Mike Pollack searches for a drain in the yard of his flooded waterfront home a day after Hurricane Florence hit the area. Photo: Mark Wilson/Getty Images

Portions of the Carolinas have been inundated by the heaviest amount of rain on record for this region, and torrential rain is still falling. Parts of southern North Carolina and northeastern South Carolina could see another foot or more of rain through the weekend, according to the National Weather Service.

The big picture: Flood levels could hit record highs at multiple locations during the next week. For example, the Cape Fear River near Fayetteville is projected to rise nearly 45 feet, to near 62.4 feet by Tuesday. Homes within 1 mile of the river were evacuated on Saturday.

By the numbers:

  • 30.58 inches: In Swansboro, North Carolina, 30.58 inches of rain has accumulated, setting all-time state records for the most rainfall from any tropical storm or hurricane, as well as the highest 2-day and 3-day rainfall totals on record. North Carolina is now the third state in the country to set all-time state rainfall records in the past year, with Hawaii (Hurricane Lane) and Texas (Hurricane Harvey, 2017) being the others.
  • 25.77 inches: The ammount of rain that has fallen so far in Hoffman Raws, North Carolina.
  • 18 trillion gallons: Projected total rainfall that meteorologist Ryan Maue calculated, enough to put all of Texas under 4 inches of water.
  • 10 to 20 inches: Amount of rain still to come in parts of the Carolinas as Florence ambles west-northwestward. Heavy rain falling in higher terrain will raise the prospect of landslides.
  • 2 mph: The storm's forward speed, as of 5 p.m. ET on Saturday.

Between the lines: The storm's slow forward speed and proximity to the warm waters of the Gulf Stream sitting just off the coast has allowed tropical feeder bands of moisture, punctuated by lightning and occasional tornadoes, to rotate onshore, pummeling the same areas for hours with rainfall rates above 4 inches per hour. While the rain may stop in many areas by early next week, it will take days, or longer, for rivers to crest at record high levels, and weeks for that water to subside.

Nine people have been confirmed dead from incidents related to Hurricane Florence between North and South Carolina, CBS reports. The storm knocked out power to nearly 800,000 homes and businesses in the area.

Governor Roy Cooper has warned residents and travelers not to drive throughout the state, as most roads are at risk of major flooding as the rain continues to pour.

With more rain left to fall, flooding throughout the state will continue — specifically near rivers, where residents have been told to evacuate, CNN reports.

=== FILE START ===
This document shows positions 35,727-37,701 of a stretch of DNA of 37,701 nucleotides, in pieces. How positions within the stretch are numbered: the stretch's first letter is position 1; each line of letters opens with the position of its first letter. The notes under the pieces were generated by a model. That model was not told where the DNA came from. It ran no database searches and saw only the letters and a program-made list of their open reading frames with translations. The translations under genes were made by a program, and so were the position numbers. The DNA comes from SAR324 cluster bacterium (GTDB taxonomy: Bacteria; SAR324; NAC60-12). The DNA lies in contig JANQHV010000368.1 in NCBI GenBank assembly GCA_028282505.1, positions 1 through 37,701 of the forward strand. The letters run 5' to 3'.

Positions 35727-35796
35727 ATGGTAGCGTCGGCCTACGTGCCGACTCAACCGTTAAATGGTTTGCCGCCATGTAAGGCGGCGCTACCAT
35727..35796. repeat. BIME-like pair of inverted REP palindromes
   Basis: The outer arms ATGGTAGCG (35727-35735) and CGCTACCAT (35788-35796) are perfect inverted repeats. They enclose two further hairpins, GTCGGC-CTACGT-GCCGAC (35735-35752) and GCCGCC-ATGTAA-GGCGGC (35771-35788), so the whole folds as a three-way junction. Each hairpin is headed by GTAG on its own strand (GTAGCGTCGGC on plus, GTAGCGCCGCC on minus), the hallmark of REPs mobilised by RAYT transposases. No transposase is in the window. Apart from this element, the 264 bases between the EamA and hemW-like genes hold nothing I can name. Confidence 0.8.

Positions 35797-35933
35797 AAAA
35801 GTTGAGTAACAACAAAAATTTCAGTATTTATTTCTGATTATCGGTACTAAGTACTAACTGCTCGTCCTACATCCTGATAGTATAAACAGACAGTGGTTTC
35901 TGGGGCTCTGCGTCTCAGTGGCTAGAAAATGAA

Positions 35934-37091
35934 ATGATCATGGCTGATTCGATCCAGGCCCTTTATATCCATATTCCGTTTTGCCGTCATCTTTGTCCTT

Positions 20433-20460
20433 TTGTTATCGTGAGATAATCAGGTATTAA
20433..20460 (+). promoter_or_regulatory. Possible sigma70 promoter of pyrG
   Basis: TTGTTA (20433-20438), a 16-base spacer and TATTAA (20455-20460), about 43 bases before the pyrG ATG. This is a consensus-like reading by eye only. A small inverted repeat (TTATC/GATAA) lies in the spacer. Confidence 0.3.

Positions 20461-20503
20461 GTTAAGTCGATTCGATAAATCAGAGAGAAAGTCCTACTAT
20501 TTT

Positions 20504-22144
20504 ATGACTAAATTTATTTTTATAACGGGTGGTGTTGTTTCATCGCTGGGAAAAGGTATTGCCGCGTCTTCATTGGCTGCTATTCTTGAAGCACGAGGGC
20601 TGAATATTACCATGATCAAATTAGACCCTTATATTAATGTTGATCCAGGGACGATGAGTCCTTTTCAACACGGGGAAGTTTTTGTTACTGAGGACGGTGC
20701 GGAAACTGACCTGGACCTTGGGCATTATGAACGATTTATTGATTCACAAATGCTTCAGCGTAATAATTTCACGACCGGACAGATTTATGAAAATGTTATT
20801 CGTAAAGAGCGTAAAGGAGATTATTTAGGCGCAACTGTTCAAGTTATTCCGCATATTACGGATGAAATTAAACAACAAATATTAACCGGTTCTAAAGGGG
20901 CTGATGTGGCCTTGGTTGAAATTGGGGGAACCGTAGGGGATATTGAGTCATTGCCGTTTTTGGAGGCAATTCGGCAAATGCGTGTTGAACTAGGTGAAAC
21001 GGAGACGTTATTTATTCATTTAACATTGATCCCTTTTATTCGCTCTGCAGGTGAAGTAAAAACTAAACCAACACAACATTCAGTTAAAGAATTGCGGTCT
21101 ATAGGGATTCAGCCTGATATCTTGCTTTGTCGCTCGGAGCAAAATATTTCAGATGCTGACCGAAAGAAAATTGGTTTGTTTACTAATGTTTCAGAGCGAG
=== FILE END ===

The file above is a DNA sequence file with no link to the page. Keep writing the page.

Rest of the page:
• Rescues in New Bern, a town with 30,000 people, are complete. The town saw more than 10 feet of storm surge and more than 10 inches of rainfall.

What's next: The storm is not over yet. It will continue to dump heavy rains on the Appalachians, Mid-Atlantic and eventually, the Northeast during the upcoming week, with potentially deadly flash flooding and mudslides as a result.

Go deeper

Deadly Hurricane Zeta churns inland after lashing Louisiana

A satellite image of Hurricane Zeta. Photo: National Hurricane Center/NOAA

Hurricane Zeta has killed at least one person after a downed power line electrocuted a 55-year-old in Louisiana as the storm moved into Alabama overnight.

What's happening: After "battering southeastern Louisiana and southern Mississippi," it began lashing Alabama late Wednesday, per the National Hurricane Center.

51 mins ago - World

Taiwan reaches a record 200 days with no local coronavirus cases

Catholics go through containment protocols including body-temperature measurement and hands-sanitisation before entering the Saint Christopher Parish Church, Taipei City, Taiwan, in July. Photo: Ceng Shou Yi/NurPhoto via Getty Images

Taiwan on Thursday marked no locally transmitted coronavirus cases for 200 days, as the island of 23 million people's total number of infections reported stands at 550 and the COVID-19 death toll at seven.

Why it matters: Nowhere else in the world has reached such a milestone. While COVID-19 cases surge across the U.S. and Europe, Taiwan's last locally transmitted case was on April 12. Experts credit tightly regulated travel, early border closure, "rigorous contact tracing, technology-enforced quarantine and universal mask wearing," along with the island state's previous experience with the SARS virus, per Bloomberg.

Go deeper: As Taiwan's profile rises, so does risk of conflict with China

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Coronavirus dashboard

Illustration: Sarah Grillo/Axios

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